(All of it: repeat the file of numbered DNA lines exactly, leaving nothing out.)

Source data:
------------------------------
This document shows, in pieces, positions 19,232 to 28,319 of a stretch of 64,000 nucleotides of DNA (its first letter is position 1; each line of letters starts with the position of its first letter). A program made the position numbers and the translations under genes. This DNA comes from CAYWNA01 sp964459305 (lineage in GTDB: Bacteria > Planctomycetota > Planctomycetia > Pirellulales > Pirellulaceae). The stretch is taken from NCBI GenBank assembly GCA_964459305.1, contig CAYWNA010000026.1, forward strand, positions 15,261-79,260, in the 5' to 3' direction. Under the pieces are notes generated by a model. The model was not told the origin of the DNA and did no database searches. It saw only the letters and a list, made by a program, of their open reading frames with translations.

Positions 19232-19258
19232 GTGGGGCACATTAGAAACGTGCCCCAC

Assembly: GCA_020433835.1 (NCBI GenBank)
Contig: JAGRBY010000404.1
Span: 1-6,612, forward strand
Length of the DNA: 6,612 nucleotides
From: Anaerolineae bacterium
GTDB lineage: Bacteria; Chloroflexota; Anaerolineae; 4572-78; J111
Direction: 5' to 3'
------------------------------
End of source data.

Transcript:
This document shows, in pieces, positions 19,232 to 28,319 of a stretch of 64,000 nucleotides of DNA (its first letter is position 1; each line of letters starts with the position of its first letter). A program made the position numbers and the translations under genes. This DNA comes from CAYWNA01 sp964459305 (lineage in GTDB: Bacteria > Planctomycetota > Planctomycetia > Pirellulales > Pirellulaceae). The stretch is taken from NCBI GenBank assembly GCA_964459305.1, contig CAYWNA010000026.1, forward strand, positions 15,261-79,260, in the 5' to 3' direction. Under the pieces are notes generated by a model. The model was not told the origin of the DNA and did no database searches. It saw only the letters and a list, made by a program, of their open reading frames with translations.

Positions 19232-19258
19232 GTGGGGCACATTAGAAACGTGCCCCAC

Assembly: GCA_020433835.1 (NCBI GenBank)
Contig: JAGRBY010000404.1
Span: 1-6,612, forward strand
Length of the DNA: 6,612 nucleotides
From: Anaerolineae bacterium
GTDB lineage: Bacteria; Chloroflexota; Anaerolineae; 4572-78; J111
Direction: 5' to 3'